RE: Modeling Starlink magnitudes in a simulation

From: Ted Molczan via Seesat-l <>
Date: Tue, 2 Jun 2020 12:12:06 -0400
Max Hartshorn Wrote:

> What I'd like to do is create a *responsible* and *non alarmist*
> visualization of what the night sky *could* look like when 12,000 Starlink
> satellites are up and running. As far as I know such a simulation does not
> exist.

I vaguely recall seeing or hearing about something similar, but I could be wrong.

> I've been looking through the archives here and I've seen a range of
> apparent magnitude observations, anywhere from 2 to 9. Additionally
> Starlink is iterating the design of their satellites to minimize
> reflectivity.
> The threshold that's most interesting to me is the 6.5 threshold for naked
> eye observation. If the satellites (particularly those in the lower orbital
> shells) are below that threshold, they could potentially impact how the
> general public views the night sky.
> Is there any agreed upon estimate for the apparent magnitude of the
> Starlink satellites currently in orbit? Do we just not know yet? Are there
> any responsible methods for modeling / estimating the magnitude of the
> remaining satellites?

SeeSat-L subscribers have reported hundreds of Starlink magnitude observations. In April, I posted a preliminary
analysis of a subset of this data:

The graph on page 2 of the pdf in the above post gives a good idea of the magnitude of regular Starlinks at the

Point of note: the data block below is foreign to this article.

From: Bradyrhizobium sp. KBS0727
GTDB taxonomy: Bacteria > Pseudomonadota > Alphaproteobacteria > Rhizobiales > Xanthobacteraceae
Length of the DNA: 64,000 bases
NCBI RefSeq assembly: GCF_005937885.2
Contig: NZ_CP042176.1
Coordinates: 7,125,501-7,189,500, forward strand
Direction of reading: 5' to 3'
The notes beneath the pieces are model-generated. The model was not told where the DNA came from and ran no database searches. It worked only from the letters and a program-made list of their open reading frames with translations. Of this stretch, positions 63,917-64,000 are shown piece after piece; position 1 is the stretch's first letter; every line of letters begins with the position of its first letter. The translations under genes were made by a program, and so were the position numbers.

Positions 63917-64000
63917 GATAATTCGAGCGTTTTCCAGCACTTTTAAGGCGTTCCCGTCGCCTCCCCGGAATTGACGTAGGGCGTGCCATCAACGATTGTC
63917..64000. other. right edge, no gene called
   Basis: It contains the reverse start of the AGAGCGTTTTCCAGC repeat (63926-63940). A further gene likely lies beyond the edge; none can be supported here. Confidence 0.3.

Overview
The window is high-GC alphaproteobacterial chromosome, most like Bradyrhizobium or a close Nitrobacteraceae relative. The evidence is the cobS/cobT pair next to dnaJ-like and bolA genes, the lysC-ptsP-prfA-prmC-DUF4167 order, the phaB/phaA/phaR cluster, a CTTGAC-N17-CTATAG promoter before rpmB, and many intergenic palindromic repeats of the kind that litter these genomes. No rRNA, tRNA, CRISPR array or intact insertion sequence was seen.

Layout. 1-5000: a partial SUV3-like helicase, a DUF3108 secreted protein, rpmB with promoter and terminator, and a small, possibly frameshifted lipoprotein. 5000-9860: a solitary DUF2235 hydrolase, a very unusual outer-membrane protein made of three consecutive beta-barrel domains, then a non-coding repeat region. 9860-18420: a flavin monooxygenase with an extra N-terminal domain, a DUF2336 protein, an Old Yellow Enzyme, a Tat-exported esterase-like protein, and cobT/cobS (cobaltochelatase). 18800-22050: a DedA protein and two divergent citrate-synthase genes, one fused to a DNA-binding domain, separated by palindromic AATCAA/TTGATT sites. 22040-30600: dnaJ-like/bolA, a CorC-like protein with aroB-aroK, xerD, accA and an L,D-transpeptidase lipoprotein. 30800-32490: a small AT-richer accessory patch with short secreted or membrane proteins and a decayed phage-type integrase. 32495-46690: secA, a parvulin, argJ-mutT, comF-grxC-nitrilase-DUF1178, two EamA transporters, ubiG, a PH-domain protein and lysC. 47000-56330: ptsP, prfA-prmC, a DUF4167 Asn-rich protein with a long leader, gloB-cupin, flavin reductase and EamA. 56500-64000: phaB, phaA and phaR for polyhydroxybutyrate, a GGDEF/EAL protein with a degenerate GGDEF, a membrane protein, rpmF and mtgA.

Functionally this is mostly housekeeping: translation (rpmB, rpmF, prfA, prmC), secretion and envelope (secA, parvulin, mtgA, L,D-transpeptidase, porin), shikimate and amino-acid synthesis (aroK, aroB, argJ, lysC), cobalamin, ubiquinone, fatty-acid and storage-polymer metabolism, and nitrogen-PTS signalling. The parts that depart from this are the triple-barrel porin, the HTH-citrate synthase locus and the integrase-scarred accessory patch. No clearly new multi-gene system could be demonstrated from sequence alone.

operational altitude. The magnitudes have been normalized to 1000 km range based on the inverse-square law, which is the
convention for analysis of LEO satellites. 

Eyeballing the graph, it is evident that the mean 1000 km magnitude was around 6, but with some variation, which is
typical of satellites. Most of the observations were within +/- 1 magnitude of the mean. This means that actual
brightness can be expected to be up to 1 magnitude brighter or fainter than predicted. For a realistic simulation, it
would desirable to show this variation, if practical. 

I have been working on statistical analyses that might be helpful in that regard once completed. I can imagine using a
random number generator to approximate the variation in magnitude, based on the mean and variance. The devil will be in
the details. Does the +/- x mag variation tend to occur primarily within a pass, or between different passes? Do
satellites in a given plane tend experience the same variation at the same time?

Ted Molczan

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Received on Tue Jun 02 2020 - 11:13:23 UTC

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